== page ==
There is a current debate in the autism field related to the concept of “disconnection” in the autistic brain that became popular from psychological and neuroimaging evidence. Proposals of disruption of coordinated timing in neuronal activity in autism were advanced

Most of these studies have relied on metabolic measurements. A complementary approach is the analysis of electroencephalographic signals, which have greater time resolution thus allowing for the study of transient coordination patterns. Indeed, the crucial aspect of these patterns in normal cognition is their transience: widespread long-lasting synchrony is normally associated with unconsciousness or disease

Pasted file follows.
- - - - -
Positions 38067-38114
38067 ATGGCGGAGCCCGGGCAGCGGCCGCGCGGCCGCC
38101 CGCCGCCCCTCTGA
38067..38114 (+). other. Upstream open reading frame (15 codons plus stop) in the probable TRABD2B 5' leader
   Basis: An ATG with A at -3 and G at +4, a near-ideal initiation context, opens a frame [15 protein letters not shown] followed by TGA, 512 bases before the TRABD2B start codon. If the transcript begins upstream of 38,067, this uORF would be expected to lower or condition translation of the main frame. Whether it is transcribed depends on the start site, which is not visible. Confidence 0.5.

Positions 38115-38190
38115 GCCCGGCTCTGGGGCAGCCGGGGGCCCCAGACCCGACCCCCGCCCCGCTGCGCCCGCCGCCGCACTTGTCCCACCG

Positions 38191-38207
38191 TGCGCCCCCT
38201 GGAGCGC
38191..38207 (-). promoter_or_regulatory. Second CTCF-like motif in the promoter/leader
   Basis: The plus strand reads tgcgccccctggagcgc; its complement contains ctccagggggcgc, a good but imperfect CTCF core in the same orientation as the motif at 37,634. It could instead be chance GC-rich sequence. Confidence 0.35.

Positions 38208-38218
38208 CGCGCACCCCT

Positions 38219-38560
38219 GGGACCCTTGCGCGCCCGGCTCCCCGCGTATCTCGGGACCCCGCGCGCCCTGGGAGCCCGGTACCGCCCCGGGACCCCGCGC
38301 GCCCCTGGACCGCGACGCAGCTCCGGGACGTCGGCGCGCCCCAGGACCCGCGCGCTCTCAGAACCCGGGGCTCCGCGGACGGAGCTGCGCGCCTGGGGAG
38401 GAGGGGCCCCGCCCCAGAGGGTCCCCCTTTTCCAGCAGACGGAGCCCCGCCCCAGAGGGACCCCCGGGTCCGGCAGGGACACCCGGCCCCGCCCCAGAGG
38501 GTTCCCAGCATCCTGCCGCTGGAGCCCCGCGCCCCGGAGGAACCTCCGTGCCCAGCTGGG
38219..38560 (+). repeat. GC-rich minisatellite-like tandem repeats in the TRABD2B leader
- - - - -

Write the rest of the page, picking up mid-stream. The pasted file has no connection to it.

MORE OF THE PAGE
While connectivity measures are providing important insight into brain function, an area that remains very much under-investigated relates to the detailed analysis of the background, resting nervous system activity. Examination of noise and fluctuations in neurophysiological signals rather than concentrating on averages and magnitudes as is customary, is crucial for a complete understanding of nervous system function and its relation to behavior

The outline of our results is as follows. We first investigate global differences between the connectivity matrices in the control and ASD groups. In particular, we show that the matrices of each group cluster in a high-dimensional space. We then investigate which specific features of the matrices account for this clustering. Specifically, we show that certain pair-wise interactions are significantly different. Finally, we demonstrate that in addition to having some different functional connections, the brains from control and ASD differ in the spatial distribution of background noise driving the network.